Additional places to check out in Shinjuku are a couple of museums as well as the Omoide Yokocho area, outside the north-west exit of the station. Previously a black market area that has retained some of its 'old' looks with narrow alleys and small stalls. An area that is probably going to disappear in the next couple of years due to city development.

Its location on Google Earth is here.

Trip #13: Ueno

Ueno was a short visit last time. After a boat ride from Ginza and a walk from Asakusa (filled with local tourists) and the "How do I distribute the salat dressing anywhere but on the salad"-McDonalds episode (on our one and only visit to a McDonalds in Japan), we ended up in Ueno.

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We walked past the National Science Museum (without noticing) and ended up at Ueno station, where there were a number of 'modern' sculptures distributed around the station (and they were not of the small kind as can be seen in the pciture above).

We then walked past the station to Ueno Koen (it was spring equinox and sunday and the park was filled with people, and it had been a long day, so we were (at least I was) getting tired and beginning to do the zombie walk.

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A man and his dog, *the* statue in Ueno. The undistinguished looking gentleman walking his dog is in fact Saigō Takamori, a samurai general, who lead the doomed Satsuma Rebellion against the Meiji government (which was the inspiration for The Last Samurai). As can be seen I was getting tired here, oh, a statue, camera up and point and click. Totally oblivious to lamps and trees that were in the way.

We only took a glimpse of the Shinobazu Pond in the park. This pond was at some time actually part of the Tokyo Bay. We also missed out on the Tokyo Metropolitan Art Museum, the Toshogu shrine and the Ueno Zoo, all situated at the 'other' end of the park.

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There were a couple of performers in the park, including this man who was doing a sing-song routine and doing interesting things with something that was either a plate mat or a sushi mat (for making the rolls).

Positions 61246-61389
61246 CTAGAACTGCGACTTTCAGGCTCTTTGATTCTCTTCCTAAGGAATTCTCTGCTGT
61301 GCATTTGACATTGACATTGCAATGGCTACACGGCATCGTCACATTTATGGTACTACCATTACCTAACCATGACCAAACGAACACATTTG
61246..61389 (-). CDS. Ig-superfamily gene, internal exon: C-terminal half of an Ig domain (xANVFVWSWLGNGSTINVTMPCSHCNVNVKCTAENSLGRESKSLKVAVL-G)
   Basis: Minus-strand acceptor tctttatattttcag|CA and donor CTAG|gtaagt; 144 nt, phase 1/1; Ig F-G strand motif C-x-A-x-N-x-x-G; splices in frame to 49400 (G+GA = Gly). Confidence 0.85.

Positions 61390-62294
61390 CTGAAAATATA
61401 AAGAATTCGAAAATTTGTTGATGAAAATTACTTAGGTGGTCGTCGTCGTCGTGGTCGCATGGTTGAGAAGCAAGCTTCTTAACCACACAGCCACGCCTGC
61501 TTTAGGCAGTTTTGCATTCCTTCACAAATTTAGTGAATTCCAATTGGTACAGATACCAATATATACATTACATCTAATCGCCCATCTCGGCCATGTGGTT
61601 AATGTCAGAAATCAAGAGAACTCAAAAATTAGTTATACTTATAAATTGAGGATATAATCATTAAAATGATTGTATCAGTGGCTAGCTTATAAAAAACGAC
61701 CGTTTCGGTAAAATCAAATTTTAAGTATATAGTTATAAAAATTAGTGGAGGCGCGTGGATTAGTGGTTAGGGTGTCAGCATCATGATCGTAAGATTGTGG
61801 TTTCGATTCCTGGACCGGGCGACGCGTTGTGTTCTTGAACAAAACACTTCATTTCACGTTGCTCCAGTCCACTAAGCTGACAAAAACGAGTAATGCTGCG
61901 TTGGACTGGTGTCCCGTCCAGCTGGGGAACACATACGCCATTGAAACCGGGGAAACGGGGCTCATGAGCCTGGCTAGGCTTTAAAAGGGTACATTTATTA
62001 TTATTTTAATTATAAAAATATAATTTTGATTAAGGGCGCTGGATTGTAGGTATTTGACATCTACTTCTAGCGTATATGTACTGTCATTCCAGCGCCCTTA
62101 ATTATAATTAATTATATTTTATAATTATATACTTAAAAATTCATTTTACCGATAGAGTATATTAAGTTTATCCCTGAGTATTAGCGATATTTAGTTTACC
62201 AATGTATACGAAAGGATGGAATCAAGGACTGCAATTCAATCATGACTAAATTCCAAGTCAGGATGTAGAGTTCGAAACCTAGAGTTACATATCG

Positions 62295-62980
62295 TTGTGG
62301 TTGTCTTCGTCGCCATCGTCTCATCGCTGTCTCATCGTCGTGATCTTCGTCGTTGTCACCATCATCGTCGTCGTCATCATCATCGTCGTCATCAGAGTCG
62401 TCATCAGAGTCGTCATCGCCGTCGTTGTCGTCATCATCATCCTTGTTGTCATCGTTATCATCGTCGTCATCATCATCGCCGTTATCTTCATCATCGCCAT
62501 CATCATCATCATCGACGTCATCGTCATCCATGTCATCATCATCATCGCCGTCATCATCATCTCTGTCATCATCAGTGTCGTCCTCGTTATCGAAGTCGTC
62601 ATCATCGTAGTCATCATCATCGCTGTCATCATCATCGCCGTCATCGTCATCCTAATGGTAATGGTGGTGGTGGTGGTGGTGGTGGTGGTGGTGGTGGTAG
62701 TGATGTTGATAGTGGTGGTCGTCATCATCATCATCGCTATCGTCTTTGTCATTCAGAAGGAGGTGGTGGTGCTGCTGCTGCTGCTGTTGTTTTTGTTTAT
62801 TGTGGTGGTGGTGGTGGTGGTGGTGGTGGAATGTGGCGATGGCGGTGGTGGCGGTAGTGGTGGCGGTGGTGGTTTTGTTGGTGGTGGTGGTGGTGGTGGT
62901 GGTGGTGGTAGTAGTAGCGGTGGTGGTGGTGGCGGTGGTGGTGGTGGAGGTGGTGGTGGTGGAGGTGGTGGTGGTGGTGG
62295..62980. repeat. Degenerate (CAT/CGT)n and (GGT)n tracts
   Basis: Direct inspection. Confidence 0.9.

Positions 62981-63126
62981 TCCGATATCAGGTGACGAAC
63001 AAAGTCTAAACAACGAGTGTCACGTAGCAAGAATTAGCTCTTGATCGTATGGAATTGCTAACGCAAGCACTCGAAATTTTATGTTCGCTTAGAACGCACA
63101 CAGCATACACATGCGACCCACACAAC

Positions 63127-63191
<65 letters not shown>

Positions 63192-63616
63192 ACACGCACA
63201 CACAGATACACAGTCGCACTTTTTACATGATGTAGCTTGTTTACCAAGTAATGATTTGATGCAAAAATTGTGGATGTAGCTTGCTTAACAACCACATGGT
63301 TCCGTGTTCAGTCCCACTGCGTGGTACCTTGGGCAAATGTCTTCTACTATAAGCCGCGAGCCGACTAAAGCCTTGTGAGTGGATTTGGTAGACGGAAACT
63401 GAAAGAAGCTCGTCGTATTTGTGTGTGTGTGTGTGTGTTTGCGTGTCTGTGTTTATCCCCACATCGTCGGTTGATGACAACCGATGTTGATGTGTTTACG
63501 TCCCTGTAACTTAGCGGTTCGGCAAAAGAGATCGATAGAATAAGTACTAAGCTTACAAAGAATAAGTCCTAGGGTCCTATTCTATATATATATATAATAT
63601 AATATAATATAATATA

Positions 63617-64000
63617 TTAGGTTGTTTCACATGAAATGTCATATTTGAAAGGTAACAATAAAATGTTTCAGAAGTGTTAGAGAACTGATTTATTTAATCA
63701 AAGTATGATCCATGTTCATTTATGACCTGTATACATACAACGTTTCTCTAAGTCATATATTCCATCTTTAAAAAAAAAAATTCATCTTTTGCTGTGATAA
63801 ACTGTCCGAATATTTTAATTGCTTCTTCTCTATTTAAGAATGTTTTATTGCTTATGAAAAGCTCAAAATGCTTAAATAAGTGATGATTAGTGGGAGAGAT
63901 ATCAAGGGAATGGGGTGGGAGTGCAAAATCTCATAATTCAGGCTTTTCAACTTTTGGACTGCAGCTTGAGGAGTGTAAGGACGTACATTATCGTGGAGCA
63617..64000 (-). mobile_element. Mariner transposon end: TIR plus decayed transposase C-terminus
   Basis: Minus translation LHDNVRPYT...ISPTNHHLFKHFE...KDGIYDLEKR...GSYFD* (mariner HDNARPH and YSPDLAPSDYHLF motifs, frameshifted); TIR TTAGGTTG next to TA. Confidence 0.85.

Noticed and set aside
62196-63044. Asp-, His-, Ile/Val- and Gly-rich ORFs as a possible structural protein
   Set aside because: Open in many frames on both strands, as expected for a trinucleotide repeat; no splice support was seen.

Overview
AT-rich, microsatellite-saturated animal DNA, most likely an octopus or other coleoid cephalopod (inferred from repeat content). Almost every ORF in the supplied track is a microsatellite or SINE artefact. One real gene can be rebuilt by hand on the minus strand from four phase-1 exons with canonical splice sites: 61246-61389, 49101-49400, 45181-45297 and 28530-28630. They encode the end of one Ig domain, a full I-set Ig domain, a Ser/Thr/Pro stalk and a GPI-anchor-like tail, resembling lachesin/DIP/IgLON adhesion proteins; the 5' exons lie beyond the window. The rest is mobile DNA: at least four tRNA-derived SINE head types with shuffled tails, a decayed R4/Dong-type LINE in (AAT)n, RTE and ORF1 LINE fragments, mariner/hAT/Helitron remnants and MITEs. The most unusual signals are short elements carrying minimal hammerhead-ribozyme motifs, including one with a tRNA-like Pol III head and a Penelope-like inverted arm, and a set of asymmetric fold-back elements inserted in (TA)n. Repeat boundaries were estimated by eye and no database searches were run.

So we missed out of museums, historical sites, the zoo and at Ueno Station, the Café Danmark café.

Ueno's location on Google Earth is here.

Trip #14: Kanda

A suggestion for a day or half-day where we not neccessarily need to take a train/bus to get to the spot.

My suggestion is a walk west towards the Imperial Palace from the hotel (Gimmond Hotel). Then proceed north to Jinbocho (the book district, located here). From there in the north-west direction to Tokyo Dome (located here) and Korakuen Garden. Finally after that eastwards along the Kanda River to Akihabara (might as well include it in a day trip) or walk past it to the mouth of the river into the Sumida River.

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If one walks south ward along the Sumida river and then westward, we will end up the hotel again.

The picture above is from last time where we one evening walked upward along the Sumida River and then straight inland to Akihabara.

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The route is in Google Maps here and embedded just above. The line goes from Gimmond to Jinbocho (approx.) then to the Tokyo Dome and along the Kanda River (I am not sure this is possible, we will have to see that when we are there) to Akihabara for one of the 'daily' visits and back to the Hotel.

Trip #15: Ikebukuro

Ikebukuro's main attraction is its shopping center. It has among other things the Sunshine City Complex which includes shops, restaurants, an aquarium, and an observatory at the top of the Sunshine 60 building (one guess as to many floors it has). The aquarium is actually situated at the tenth floor. There is also the Metropolitan Art Space where there usually are a number of concerts and various exhibits going on. The alleys around Sunshine City are interesting as well, see more information about them here, they seem to have retained some of their old style charm.

I would guess a half-day visit to the Sunshine City would cover most.

Its location on Google Earth is here.